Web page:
I would not use a high priced course to get started.

The best teachers make first exposure to content the responsibility of the student through reading assignments and other activities. Then your limited time with the teacher can be spent, answering questions, solving problems, and planning projects. This yields the highest level of pedagogial productivity.

#5 A.N.Onym

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Posted 20 June 2006 - 05:12 PM

Another point to consider is how many attendees will be on the course.
For a single teacher, a group of 5-8 is best. Less is better for the students, of course.
More than that will result in less attention to individual questions.

After all, really basic SEO stuff can be lectured, so this shouldn't raise many problems, though.

Also, just getting a certification won't make you a SEO. Getting positive results with your own hands will.

#6 FP_Guy

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Posted 21 June 2006 - 06:15 AM

I would agree that for anyone just starting out to learn seo should take a course, but it does not need to be expensive.

Dan Theis has a pretty good seo & ppc course offered through sitepoint, even with my doubts webceo had a pretty thorough sem course, and Jill Whalens offers some good stuff to get started with as well.

After that, the best way to learn and grow further is to read forums like this one. With the basic knowledge within you already, you can get an idea on who's postings you can trust and not trust.

Bruce Clay seems to be an authority on seo, but I really don't know anything about their course. Another option to consider is purchasing seobook. Although I have never done this yet I would love to know anyone else's opinion on this book.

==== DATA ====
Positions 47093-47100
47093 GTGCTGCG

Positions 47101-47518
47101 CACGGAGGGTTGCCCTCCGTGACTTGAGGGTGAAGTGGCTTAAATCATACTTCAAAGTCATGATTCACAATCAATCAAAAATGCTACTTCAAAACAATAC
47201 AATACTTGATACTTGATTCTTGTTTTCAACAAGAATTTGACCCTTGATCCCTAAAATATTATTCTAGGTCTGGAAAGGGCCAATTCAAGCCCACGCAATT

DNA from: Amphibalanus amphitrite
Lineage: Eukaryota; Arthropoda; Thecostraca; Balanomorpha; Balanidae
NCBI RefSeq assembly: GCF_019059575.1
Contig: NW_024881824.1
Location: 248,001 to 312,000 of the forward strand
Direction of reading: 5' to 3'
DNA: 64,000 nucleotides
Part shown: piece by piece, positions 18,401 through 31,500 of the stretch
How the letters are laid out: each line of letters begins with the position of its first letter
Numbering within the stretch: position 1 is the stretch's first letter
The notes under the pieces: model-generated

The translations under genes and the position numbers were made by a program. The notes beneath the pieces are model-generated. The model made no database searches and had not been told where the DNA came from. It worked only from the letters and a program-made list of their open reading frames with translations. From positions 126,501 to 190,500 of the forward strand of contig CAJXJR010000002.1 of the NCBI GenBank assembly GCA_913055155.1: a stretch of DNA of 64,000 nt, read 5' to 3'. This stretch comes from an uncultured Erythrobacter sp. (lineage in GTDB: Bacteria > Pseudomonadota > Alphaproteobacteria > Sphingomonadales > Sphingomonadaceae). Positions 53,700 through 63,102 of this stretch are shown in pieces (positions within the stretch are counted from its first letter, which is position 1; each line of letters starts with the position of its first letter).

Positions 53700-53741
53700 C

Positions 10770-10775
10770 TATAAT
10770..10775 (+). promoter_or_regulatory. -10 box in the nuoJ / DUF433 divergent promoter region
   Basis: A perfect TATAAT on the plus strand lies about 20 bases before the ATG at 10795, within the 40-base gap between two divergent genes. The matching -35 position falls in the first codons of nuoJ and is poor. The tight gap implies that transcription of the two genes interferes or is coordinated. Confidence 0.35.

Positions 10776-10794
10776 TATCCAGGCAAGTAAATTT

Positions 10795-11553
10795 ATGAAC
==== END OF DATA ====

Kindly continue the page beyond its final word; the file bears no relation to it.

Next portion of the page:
#7 EGOL

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Posted 21 June 2006 - 06:25 AM

I leearned by self study, then posted vigorously in forums, then hired pros for specific assistance.... go back to number 1 and repeat.

#8 send2paul

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Posted 21 June 2006 - 06:27 AM

Seo-Newbie - hello and welcome to the Cre8asite forums and Community :D

From personal experience I can say that I've probably learnt a lot more over the last two years or so when I've been dabbling with SEO, than I probably would have got by splashing out on a course. (Incidentally, I would neither have had the time or money to do one either! :) ). As Ammon said -

Self-tuition takes longer, there's no two ways about that

- and that's true. If I'd been just doing 100% SEO right from the start of my internet years, and not got involved in blogging, websites, forums (!), etc, then I would be much more further advanced in my self-tuition then I am now.

As has been echoed above - a course will get you started, it will not be the El Dorado of SEO for you :)

Paul

p.s. if you want to, come and say a few words about yourself in the Introduce Yourself forum, and maybe have chat in After Hours ?

#9 weboptimist

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Posted 21 June 2006 - 12:21 PM

If you want to get the basics down quickly, I'd suggest the Search Engine Workshops online course - http://www.onlinewebtraining.com/. The self led course is not that expensive - $149. I opted for the instructor led course three years ago when I took it. I came up in the world as web designer and thought I knew quite a bit about SEO. I had several highly ranked sites in competitive markets and thought I was pretty good.

The course pointed out a LOT that I didn't know. It includes details that you might never pick up otherwise.

Since then I've pretty much kept up on my own through forums, newsletters, conferences, etc.

Anyway, the folks at Search Engine Workshops are pretty cool, especially Robin. They also do workshops around the country, but they're pretty pricey, so I haven't made one of those yet.

#10 kyleirwin

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Posted 21 June 2006 - 03:07 PM